Steps Towards a European Forensic Science Area (STEFA)

The combatting of global crime (e.g. people trafficking, terrorism, organized crime) is increasingly reliant on forensic science for investigation & prosecution. Thus, the sharing of forensic information across international borders requires mutual confidence in the forensic work undertaken in different countries. The EU Vision for European Forensic Science 2020 with the creation of a European Forensic Science Area aims to promote cooperation between police and judicial authorities across EU Member States in the field of forensic science.
The STEFA project is an important stepping stone in the realisation of the European Forensic Science Area contributing to key work streams that have been specified in the relevant EU Council Decisions. It brings together teams of experts from 31 organisations in 18 EU Member States (forensic institutes, research establishments, universities & other forensic service providers) along with 5 more organisations from other countries. There are ten specific activities within the project:

G1) Benchmarking forensic laboratories for strategic planning purposes.
G2) A fitted work tool for analytical data interpretation in forensic chemistry by multivariate analysis (chemometrics).
G3) Collaborative exercise covering the forensic disciplines of DNA, document examination, fingerprint examination and handwriting examination.
G4) Development of specialist fingermark visualisation training courses (FV Training).
G5) Development of a training and education concept for forensic hair and fibre experts.
G6) IT forensic tools test and validation database (ValiD).
G7) Empowering forensic genetic DNA databases for the interpretation of next generation sequencing profiles (DNA.bases).
G8) Best Practice Manual – Forensic examination of digitally captured signatures and handwritten entries.
G9) Best Practice Manual – Forensic comparison of soil traces.
G10) Best Practice Manual – Fingermark visualisation at the scene of crime.

The role of forensic science in the investigation and prosecution of crime continues to increase and expand. Furthermore, cross-border crime (terrorism, organised crime, people trafficking etc) remains very significant, meaning that forensic cooperation across international borders is increasingly important. Clearly, this is significant for the operational forensic experts working in forensic science laboratories, but it is also very relevant to the law enforcement stakeholders across the EU (police and judiciary) who rely upon forensic science in their work. Common forensic approaches in different countries inspire confidence such that police operations in one country can make use of forensic information generated in a different country. This is also applicable for the use of forensic information in support of courtroom prosecutions.
The EU has recognised the importance of harmonising forensic practices across all Member States. The first step was the publication of Council Conclusions in 2011 proposing the creation of a European Forensic Science Area (EU Council Conclusions, 3135th Justice and Home Affairs Council in Brussels, 13th/14th December 2011) linked with the Vision for European Forensic Science 2020. This contained a set of ten wide-ranging objectives. Further Council Conclusions were published in 2016 (EU Council Conclusions and Action Plan on the way forward in view of the creation of a European Forensic Science Area, 3473rd Justice and Home Affairs Council in Brussels, 9th June 2016). The new document includes a detailed action plan with six specific areas:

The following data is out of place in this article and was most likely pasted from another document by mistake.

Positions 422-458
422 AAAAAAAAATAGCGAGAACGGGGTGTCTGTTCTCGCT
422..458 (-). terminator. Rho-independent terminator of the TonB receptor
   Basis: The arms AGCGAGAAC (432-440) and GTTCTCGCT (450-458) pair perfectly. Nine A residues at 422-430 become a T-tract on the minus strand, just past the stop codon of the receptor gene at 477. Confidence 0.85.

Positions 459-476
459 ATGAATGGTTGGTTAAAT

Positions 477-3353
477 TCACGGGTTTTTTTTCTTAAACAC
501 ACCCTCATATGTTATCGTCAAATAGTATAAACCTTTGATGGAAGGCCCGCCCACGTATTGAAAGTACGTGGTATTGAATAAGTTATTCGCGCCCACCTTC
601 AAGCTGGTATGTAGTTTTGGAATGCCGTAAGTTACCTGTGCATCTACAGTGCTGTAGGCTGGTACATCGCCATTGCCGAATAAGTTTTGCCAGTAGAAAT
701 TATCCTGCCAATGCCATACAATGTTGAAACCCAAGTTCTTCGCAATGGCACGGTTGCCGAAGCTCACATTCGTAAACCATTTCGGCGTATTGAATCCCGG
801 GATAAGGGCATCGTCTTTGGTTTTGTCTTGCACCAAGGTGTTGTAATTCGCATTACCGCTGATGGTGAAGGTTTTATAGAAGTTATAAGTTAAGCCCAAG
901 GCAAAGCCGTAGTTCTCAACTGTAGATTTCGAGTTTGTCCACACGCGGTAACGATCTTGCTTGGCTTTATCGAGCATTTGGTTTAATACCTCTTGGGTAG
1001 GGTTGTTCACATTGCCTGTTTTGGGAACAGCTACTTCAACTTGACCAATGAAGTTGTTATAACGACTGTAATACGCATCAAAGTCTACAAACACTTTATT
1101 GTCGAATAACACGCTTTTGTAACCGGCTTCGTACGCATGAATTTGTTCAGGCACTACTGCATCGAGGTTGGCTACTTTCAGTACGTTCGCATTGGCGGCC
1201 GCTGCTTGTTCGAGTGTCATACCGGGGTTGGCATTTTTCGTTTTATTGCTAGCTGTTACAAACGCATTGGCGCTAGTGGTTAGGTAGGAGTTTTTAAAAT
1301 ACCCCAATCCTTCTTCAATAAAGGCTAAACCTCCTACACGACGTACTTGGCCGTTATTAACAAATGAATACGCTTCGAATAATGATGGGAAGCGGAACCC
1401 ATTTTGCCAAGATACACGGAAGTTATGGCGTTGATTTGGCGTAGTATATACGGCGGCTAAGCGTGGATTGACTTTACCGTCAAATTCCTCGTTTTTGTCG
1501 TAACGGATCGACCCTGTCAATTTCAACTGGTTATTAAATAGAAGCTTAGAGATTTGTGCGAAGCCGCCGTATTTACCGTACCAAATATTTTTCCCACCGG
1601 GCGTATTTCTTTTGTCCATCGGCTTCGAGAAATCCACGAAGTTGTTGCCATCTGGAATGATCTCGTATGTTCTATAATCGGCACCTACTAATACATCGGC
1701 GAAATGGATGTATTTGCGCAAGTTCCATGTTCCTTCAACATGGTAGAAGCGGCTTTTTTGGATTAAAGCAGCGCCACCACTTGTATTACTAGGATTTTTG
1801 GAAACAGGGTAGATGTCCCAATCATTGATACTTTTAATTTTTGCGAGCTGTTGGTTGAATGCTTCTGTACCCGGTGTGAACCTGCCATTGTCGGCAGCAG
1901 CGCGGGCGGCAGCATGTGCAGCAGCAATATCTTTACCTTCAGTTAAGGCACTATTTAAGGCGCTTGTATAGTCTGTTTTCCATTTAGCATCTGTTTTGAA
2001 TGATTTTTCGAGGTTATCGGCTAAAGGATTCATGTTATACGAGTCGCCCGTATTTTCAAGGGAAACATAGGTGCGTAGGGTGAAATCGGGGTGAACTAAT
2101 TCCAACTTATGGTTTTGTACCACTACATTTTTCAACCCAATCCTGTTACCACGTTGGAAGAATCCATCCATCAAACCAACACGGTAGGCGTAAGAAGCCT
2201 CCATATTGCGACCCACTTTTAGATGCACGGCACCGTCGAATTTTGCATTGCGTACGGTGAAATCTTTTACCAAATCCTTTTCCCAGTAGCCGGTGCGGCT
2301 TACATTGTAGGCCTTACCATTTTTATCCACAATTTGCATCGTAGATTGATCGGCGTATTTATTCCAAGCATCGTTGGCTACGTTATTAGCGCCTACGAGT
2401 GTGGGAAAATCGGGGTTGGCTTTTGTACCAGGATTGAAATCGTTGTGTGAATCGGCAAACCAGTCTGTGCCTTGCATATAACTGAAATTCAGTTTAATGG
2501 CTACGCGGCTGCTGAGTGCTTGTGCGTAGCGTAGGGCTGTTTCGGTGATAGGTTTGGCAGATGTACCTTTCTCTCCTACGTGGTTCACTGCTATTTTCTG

1. Best Practice Manuals for forensic disciplines.
2. Stimulating exchange of forensic information from databases, for example in the area of weapons and ammunition, explosives and drugs.
3. Proficiency tests and collaborative exercises for forensic disciplines.
4. Forensic awareness and training for law enforcement and justice communities.
5. Stimulate accreditation of forensic service providers and competence of forensic personnel on a voluntary basis,
6. Stimulating exchange of forensic data via Prϋm and improving quality.

Within the Action Plan ENFSI is allocated ‘Coordinator’ role (either alone or combination with Member States) in areas 1, 2, 3. Further, ENFSI is explicitly mentioned as a relevant contributor in areas 4 and 5. Thus, current ENFSI strategic plans are being significantly influenced by the EU Vision for European Forensic Science 2020 and the European Forensic Science Area. Previous EU Direct Action Grants awarded to ENFSI have been strongly directed towards the specific aims of the EU Vision for European Forensic Science 2020:

  • Towards European Forensic Standardisation through Best Practice Manuals – TEFSBPM (HOME/2012/ISEC/MO/ENFSI/4000004278)
  • Towards the Vision for European Forensic Science 2020 -TVEFS-2020 (HOME/2013/ISEC/MO/ENFSI/4000005962)
  • Towards the Development of Pan-European Databases in Forensic Science (TDPEDFS) (HOME/2014/ISFP/AG/ENFS/7822)

The STEFA Project retains this focus and includes ten specific activities that will address the diverse areas that the EU has highlighted as the key work streams that will be required to create the European Forensic Science Area. These activities have been selected by the ENFSI Board as reflecting areas that will have a strong impact across the European forensic community. The project will be an important stepping stone in the realisation of the 2020 European Forensic Science Area.

Best Practice Manual for the Forensic Examination of Handwriting